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ZAP comes up empty on two Lake Austin zoning cases

Thursday, June 6, 2013 by Elizabeth Pagano

The Zoning and Platting Commission wrestled with two Lake Austin zoning cases on Tuesday night. Both matches ended in a draw.

 

Brian Huber, who owns the property at 4200 Rivercrest Drive, is seeking a zoning change from Lake Austin (LA) zoning to SF-2. The second case was for a property at 3715 Westlake Drive. The property owner was seeking a change from LA zoning to SF-2.

 

Most of the commission’s discussion focused on the Rivercrest Drive lot. The property is just shy of a half-acre, making it smaller than the minimum size required to comply with LA zoning.

 

Despite support from the Upper Rivercrest Homeowners Association and warnings from Chair Betty Baker that denial of the zoning would render the lot undevelopable and amount to a taking, the commission was unable to make a recommendation in the case – but it wasn’t for lack of trying.

 

The ZAP held two votes, one in favor of the zoning, and one to deny the change. The commission voted 3-3 both times with Commissioner Gabriel Rojas was absent. 

 

Baker and Commissioners Cynthia Banks and Sean Compton voted in favor of the zoning change. Commissioners Rahm McDaniel, Jason Meeker and Patricia Seeger voted against.

 

With both votes ending in a tie, both motions fail, and the case will proceed to City Council without a recommendation from the commission.

 

Though the property owner had agreed to many of the restrictions that accompany Lake Austin zoning, there remained concern that the switch from LA would set a bad precedent.

 

Seeger said that changing the zoning and attaching restrictions would set the city up for future problems. She said that she would like to see a base zoning of LA remain, making it easier to tell what is going on by looking at a zoning map when future cases come before the board.

 

“I don’t think it’s our job to protect the lot owner. I think our job is to see what is best for Austin,” said Seeger. “We have someone who has property that is right on our drinking-water source, and I think that we have a charge to protect that.”

 

McDaniel said the idea of rezoning, then added protections that already exist under LA zoning was silly. He said that if the property had specific hardships, that should be addressed through a variance process, and if there LA zoning had problems, that should be taken up by City Council.

 

Linda Guerrero and Carol Lee, who were chair and vice-chair of the Lake Austin Task Force, respectively, spoke at the meeting. Guerrero acknowledged that, in this case, the owner was willing to work with staff to ensure that environmental protections would apply after the change. As a result, she didn’t oppose the rezoning.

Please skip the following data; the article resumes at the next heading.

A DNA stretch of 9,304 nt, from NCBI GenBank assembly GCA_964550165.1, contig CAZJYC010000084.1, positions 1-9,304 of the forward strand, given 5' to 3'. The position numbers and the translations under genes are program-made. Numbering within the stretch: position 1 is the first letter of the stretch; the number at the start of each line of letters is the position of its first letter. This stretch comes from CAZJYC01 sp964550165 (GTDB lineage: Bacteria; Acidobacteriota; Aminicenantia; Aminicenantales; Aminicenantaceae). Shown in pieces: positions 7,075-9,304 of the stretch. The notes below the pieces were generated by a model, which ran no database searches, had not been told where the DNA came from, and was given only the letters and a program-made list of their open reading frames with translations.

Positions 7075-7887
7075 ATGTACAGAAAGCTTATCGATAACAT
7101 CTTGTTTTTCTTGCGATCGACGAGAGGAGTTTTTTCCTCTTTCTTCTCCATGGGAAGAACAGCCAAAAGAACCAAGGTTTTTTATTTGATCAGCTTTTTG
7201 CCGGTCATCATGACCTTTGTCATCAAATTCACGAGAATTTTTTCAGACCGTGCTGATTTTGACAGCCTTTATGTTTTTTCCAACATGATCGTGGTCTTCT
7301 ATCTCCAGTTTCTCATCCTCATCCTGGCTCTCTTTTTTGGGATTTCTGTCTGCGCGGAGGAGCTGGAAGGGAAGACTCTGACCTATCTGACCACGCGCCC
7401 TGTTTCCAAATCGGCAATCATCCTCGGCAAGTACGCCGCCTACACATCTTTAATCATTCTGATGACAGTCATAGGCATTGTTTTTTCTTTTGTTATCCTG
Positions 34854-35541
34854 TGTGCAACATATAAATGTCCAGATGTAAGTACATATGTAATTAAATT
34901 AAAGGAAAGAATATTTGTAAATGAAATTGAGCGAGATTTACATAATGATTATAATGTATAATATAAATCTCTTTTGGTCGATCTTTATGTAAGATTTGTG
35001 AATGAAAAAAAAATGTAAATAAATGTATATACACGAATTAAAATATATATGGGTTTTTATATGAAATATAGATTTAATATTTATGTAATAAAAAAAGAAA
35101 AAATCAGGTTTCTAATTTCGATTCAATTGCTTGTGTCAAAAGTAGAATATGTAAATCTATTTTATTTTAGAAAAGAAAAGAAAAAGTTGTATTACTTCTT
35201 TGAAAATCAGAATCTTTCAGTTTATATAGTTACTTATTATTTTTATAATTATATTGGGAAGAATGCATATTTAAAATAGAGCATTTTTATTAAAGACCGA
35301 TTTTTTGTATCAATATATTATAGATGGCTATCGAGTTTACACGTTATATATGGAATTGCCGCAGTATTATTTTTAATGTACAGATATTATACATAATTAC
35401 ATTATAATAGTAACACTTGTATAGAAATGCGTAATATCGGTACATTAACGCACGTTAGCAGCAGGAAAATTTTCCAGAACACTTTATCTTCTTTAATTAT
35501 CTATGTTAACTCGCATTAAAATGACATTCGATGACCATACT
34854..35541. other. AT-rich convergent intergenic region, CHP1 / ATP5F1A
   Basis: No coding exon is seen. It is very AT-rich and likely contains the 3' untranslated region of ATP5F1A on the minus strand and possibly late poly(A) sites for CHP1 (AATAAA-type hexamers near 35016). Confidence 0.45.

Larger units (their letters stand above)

However, she cautioned that changing the zoning would circumvent the variance process that would take the case through the Environmental Board.

 

“This can be seen, in a lot of ways, as a loophole because they can go through another process, but it would require up to ten variances,” said Guerrero.

 

Lee said she was “baffled” as to why staff was recommending the zoning change. She said the task force was told that the Lake Austin zoning was the single biggest factor that had protected water quality of the lake, which supplies drinking water to Austin.

 

“The Lake Austin zoning is unique… It is the only residential zoning category that addresses septic location, acknowledges the shoreline and woody vegetation, and construction on steep slopes,” said Lee. “That’s why it’s so critical that we protect Lake Austin zoning.”

 

“Once you take away the LA zoning, you have taken away all protections that are buried in that zoning,” said Lee. “If they need a variance to make a residential site work, there is a process for that.”

 

Lee added that a review by the Environmental Board for a property that is less than 1,000 feet from the shore of Austin’s drinking supply is appropriate, noting that upzoning would not move the property further from the water.

 

Wittliff said that they were willing to work to retain environmental protections, but worried that seeking a variance would be difficult. He noted, and Baker agreed, that the city was often unwilling to grant variances for problems that could be solved by zoning.

                                                                            

“It’s a challenged piece of property. It’s been challenged for a long time,” said Meeker. “But if somebody wants to build on it, they have to go through the proper way to get it done. And that’s not by changing the zoning here.”

 

Similar sentiments carried over to the subsequent case on Westlake Drive. Though in that case there was only one vote, it also resulting in a draw. The commission split as it had before, resulting in no recommendation for City Council.

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